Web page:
Before Denison, Dana Phillips ’20 attended a small performing arts high school, where she played the cello. She was never really into hip-hop and the pervasive, negative stereotypes of the genre kept it at bay for the Atlanta native. Then, she watched the movie Slingshot Hip-Hop during the second semester of her first year at Denison. She started to see the music and its artists in a different light.
A double major in International Studies and Women and Gender Studies, Phillips watched the movie during her Gender, War, and Conflict course. The 2008 documentary features young Palestinian hip-hop artists living in Israel, Gaza, and the West Bank.
After the movie, she thought about what makes hip-hop music travel across geographic, social, and political boundaries, aka cultural transportability.
After all, rap got its start in the 70s in U.S. cities like New York and L.A. But Arab hip-hip is less established in its journey, developing in the late 80s and early 90s. She started asking questions about hip-hop’s revolutionary nature and why it shows up in times of political change and social shift in a country.
She began talking to her advisor, Associate Professor Isis Nusair, about her interest in the subject, which ultimately led to a proposal for a Summer Scholars Research project.
“I told my parents that I was going to be doing research over the summer,” Phillips says. “They were like ‘What? You need a summer job!’ I told them this is a job! I found it to be way more difficult than I expected it to be. It’s probably the most difficult thing I’ve done so far at Denison but I really enjoyed it and would like to be able to continue doing research in the future.”
“It’s helped me realize that I really like research and I definitely want to go on to graduate school, possibly go into academia and do more research like this.”
For 10 weeks, Phillips’s analyzed the lyrics of hip-hop songs from artists in Egypt, Tunisia, Libya, Syria, the West Bank, and Gaza, comparing them to hip-hop songs in the U.S., finding common themes and repeated phrases.
She looked at the histories of different countries and the rise of hip-hop, as well as what music is homegrown, original music and what has been transported, or inspired, by U.S. hip-hip. Some Arab artists, for instance, starting rapping in English but, later, switched to Arabic to reach more people in the region. Translating lyrics back to English, for Phillips, was just part of the job.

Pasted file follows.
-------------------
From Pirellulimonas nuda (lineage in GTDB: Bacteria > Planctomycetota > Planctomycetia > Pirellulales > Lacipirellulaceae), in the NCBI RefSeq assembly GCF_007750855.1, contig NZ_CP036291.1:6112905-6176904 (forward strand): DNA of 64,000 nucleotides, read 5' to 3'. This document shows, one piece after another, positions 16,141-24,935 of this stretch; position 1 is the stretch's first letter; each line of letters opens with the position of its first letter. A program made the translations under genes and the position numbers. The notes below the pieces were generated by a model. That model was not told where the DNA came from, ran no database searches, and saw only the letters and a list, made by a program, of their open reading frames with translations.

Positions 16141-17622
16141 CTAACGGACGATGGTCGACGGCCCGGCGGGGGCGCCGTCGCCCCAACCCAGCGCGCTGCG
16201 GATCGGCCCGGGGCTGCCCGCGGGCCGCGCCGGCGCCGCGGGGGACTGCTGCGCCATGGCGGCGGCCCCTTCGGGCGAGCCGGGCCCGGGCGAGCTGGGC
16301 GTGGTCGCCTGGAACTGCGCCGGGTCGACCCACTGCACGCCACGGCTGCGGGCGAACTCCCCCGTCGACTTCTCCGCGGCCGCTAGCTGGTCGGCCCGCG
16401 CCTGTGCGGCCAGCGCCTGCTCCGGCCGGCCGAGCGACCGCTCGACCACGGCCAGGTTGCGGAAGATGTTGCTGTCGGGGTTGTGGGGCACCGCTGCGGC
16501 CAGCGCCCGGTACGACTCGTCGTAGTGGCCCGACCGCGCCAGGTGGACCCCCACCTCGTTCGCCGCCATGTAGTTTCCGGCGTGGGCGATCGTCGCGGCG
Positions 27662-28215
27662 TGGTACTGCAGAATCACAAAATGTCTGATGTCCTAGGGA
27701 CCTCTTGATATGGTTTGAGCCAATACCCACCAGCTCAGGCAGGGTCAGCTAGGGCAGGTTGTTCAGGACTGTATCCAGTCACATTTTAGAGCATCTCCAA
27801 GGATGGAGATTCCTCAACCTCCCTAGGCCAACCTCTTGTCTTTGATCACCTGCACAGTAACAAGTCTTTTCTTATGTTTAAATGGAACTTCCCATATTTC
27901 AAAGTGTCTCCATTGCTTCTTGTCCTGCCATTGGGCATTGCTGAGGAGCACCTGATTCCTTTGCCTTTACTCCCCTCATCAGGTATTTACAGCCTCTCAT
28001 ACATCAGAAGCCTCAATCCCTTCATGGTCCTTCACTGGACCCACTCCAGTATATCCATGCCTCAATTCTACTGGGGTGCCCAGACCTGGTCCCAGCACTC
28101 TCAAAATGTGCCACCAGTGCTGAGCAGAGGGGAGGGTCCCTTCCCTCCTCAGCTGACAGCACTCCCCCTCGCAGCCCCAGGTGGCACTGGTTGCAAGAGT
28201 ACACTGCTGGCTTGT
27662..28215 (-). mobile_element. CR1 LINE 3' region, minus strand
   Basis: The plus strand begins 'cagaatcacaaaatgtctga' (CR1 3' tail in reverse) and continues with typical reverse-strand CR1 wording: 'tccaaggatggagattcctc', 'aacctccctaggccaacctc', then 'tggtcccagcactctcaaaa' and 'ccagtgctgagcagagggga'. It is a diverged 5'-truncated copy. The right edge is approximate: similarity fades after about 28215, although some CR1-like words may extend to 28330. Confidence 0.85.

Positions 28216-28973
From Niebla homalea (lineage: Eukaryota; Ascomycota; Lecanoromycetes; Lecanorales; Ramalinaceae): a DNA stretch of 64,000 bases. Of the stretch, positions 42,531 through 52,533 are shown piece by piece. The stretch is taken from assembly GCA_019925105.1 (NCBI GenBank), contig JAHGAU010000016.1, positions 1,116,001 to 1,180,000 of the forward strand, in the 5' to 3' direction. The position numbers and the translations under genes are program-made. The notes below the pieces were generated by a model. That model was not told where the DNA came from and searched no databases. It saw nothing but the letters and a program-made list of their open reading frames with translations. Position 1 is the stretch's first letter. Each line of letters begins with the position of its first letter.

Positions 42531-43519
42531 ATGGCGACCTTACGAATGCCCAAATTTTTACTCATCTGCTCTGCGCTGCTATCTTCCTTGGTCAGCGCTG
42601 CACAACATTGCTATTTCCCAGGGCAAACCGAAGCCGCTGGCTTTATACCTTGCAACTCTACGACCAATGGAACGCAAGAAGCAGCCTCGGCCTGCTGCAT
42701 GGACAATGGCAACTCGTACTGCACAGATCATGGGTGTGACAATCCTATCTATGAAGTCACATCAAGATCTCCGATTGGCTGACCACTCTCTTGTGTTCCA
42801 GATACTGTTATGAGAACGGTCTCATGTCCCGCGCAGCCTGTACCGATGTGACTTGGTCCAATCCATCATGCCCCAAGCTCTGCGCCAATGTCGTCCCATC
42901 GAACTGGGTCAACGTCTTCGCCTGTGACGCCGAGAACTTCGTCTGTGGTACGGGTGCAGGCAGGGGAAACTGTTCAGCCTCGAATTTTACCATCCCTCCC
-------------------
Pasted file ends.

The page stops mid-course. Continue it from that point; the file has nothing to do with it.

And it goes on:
“Dana didn’t even know Arabic and she was able to learn all this through her work,” Nusair says. “It’s always fascinating to see how students work with these issues and what kinds of connections they make to their own lives. Our students are able to cross all kinds of boundaries, borders, walls, and I think it’s very encouraging.”
What came through in both Arab and U.S. hip-hop? No-punches-pulled depictions of urban life—poverty, violence, drug culture, and police brutality—for marginalized populations. Hip-hop lyrics are often responding to cultural or social happenings, and artists are using voices to speak out.
Unlike the warm, squishy use of the pronoun “you” in love songs, hip-hop artists use the word “they” in most of their songs in denouncing their oppressors. The “us against them” mentality, Phillips discovered, was prevalent in both Arab and U.S. lyrics, but in slightly different ways.
“There is not as much freedom to create in the Arab world,” Phillips explains. “Arab hip-hop lyrics had a lot more mentions of censorship than U.S. lyrics. There was an artist from Tunisia called “The General” who produced a song during the Arab Spring called Mr. President. It was really a list, calling out government corruption, unemployment and the poverty people were facing. After that song received a million hits in a month, “The General” was put in jail.”
For Phillips, this project hasn’t changed who she is, yet there’s no question that it’s helped her look inward to find her future.
“It’s helped me identify what I’m interested in and the focus of my studies. What I’ve been trying to do with both of my majors is to explore my own identity as a black woman. With this project, I’m looking at hip-hop, which is a black, cultural production, and seeing it around the world.
She added, “It’s helped me realize that I really like research and I definitely want to go on to graduate school, possibly go into academia and do more research like this.”